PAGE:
The theme woven was the inseparable relationship between protection of life and liberty with dignity, and privacy as an essential element of dignity which enables the individual to retain autonomy of body and mind. The emphasis was on the individual as the focal point of the Constitution.

This may have been sufficient to deal with the issue posed before this Bench, but the lead judgment, using this rare opportunity of numerical strength, trained its guns on two other judgments which have been aberrational pronouncements of the Court. Using the inalienable character of a natural right as a prism and principle, the decision in ADM Shukla was reviewed; this was the Emergency judgment which held that the fundamental right to liberty flowed only from Article 21 of the Constitution; when this was suspended the right was lost.

No, said this Court, the rights of liberty are inherent and an essential part of the human condition; they exist before and irrespective of constitutional recognition and enumeration. The dissenting judgment of Justice Khanna in ADM stood validated, and the judgments of Chief Justice Ray, Beg, Chandrachud and Bhagwati were consigned to the black hole of constitutional law, judgments which ought not to have existed and whose existence is best forgotten.

It is an irony that the warrant for extinction was drawn up by the Chandrachud of the next generation; perhaps he was the best fitted to do so; that judgment stained the otherwise peerless record of the senior Chandrachud, and who was better than the son to remove that stain.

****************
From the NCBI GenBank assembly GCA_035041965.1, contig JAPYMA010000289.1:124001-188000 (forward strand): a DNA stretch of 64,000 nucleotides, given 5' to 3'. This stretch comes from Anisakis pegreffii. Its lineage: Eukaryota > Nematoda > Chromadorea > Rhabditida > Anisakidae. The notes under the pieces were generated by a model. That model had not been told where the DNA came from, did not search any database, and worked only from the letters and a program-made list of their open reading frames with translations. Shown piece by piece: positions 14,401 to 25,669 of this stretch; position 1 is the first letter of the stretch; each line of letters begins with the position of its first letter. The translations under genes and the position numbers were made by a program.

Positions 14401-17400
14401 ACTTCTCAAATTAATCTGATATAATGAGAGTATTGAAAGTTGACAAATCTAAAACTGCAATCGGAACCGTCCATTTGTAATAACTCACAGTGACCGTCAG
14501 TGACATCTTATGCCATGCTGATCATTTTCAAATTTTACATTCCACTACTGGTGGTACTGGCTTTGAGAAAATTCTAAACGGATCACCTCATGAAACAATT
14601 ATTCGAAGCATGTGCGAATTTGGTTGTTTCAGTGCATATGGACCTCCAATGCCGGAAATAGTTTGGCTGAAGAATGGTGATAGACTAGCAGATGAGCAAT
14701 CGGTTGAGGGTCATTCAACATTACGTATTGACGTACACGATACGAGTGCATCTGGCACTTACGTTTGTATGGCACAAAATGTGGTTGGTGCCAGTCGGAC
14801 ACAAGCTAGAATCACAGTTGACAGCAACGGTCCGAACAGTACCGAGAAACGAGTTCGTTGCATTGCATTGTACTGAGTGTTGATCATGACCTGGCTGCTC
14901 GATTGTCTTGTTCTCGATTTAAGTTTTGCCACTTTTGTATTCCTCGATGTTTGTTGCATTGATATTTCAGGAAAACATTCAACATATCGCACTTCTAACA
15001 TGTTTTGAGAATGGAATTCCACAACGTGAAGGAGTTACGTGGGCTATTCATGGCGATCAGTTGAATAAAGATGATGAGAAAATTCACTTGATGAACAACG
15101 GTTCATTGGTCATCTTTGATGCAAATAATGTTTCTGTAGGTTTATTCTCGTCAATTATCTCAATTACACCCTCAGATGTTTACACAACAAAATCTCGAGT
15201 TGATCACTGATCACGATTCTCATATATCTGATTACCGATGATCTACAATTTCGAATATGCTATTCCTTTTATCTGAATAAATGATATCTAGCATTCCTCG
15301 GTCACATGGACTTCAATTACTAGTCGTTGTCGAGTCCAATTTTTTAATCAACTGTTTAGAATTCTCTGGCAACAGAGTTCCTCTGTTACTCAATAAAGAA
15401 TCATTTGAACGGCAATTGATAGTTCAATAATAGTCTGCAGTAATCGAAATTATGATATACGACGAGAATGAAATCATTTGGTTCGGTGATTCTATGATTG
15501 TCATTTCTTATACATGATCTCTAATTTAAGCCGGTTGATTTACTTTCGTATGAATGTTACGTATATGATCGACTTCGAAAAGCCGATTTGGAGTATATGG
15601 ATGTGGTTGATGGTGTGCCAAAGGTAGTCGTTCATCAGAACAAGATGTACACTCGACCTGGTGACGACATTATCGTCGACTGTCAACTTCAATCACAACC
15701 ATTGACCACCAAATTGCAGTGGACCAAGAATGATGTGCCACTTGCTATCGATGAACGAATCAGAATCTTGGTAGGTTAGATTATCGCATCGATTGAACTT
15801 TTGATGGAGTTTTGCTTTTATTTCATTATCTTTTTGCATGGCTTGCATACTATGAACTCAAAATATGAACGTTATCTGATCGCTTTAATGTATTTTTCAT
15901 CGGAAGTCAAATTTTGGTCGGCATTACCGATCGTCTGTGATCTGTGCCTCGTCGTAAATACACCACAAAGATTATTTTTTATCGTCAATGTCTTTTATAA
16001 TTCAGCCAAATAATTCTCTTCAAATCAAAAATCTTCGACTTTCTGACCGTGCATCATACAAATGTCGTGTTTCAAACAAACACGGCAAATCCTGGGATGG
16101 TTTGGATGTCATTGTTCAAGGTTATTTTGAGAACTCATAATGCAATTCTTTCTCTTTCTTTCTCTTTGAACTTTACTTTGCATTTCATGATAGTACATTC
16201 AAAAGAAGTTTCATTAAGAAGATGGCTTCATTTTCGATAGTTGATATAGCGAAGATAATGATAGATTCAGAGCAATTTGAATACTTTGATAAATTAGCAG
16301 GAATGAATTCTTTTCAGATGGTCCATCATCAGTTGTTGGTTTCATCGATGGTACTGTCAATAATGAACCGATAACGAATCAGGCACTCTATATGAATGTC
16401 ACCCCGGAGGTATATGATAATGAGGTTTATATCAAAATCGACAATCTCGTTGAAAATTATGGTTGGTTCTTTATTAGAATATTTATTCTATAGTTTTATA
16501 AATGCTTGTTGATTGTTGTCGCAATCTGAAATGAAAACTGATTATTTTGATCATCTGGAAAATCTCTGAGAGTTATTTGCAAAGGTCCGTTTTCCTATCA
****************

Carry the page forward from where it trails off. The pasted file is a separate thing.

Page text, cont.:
The other judgment on which the crosshairs were trained was Koushal’s case, where the Supreme Court reversed the decision of the Delhi High Court and held that Sec 377 which criminalized homosexuality was not unconstitutional. The declaration now that sexual orientation is an essential attribute of privacy is sufficient to shake the foundations of Koushal; it is under challenge in a review petition, and the Court could have let that proceed without further comment. But its sense of constitutional outrage was too strong, and Kaushal was roundly castigated.

The Bench sitting in that review, much smaller in strength, will find its task much easier to send Koushal to the same black hole. Each of the judges has emphasised that the fundamental right of privacy is subject to reasonable restrictions, and that careful and sensitive balances are required especially for combating terrorism and crime, administration of welfare schemes and encouraging innovation.

The Bench hearing the Aadhaar case will have to strike these balances, as will the judges who grapple with other issues involving privacy, and there will be no shortage of these. Now, however, the restrictions will have to pass strict constitutional tests of necessity, proportionality and procedural fairness. We can only pray that future judges will be champions of restricting restrictions, as much as they are now of declaring rights.

(The writer is Senior Advocate, Madras High Court)